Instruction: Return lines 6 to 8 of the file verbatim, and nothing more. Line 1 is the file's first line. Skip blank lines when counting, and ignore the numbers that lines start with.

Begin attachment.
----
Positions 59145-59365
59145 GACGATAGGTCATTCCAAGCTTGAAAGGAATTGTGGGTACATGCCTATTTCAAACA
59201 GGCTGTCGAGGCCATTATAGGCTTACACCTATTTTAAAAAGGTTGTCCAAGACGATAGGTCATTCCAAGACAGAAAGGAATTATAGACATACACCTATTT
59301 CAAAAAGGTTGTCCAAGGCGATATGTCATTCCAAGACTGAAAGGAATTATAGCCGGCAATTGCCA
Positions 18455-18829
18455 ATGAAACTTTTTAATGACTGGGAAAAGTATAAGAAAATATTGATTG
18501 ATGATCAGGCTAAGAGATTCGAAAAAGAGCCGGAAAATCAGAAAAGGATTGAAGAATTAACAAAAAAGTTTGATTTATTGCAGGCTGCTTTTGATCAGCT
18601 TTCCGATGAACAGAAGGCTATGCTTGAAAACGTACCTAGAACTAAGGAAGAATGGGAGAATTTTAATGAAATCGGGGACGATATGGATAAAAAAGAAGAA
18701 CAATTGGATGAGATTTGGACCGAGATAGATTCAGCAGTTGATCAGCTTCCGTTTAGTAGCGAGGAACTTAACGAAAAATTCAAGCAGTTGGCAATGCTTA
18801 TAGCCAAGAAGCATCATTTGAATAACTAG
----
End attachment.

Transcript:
18455 ATGAAACTTTTTAATGACTGGGAAAAGTATAAGAAAATATTGATTG
18501 ATGATCAGGCTAAGAGATTCGAAAAAGAGCCGGAAAATCAGAAAAGGATTGAAGAATTAACAAAAAAGTTTGATTTATTGCAGGCTGCTTTTGATCAGCT
18601 TTCCGATGAACAGAAGGCTATGCTTGAAAACGTACCTAGAACTAAGGAAGAATGGGAGAATTTTAATGAAATCGGGGACGATATGGATAAAAAAGAAGAA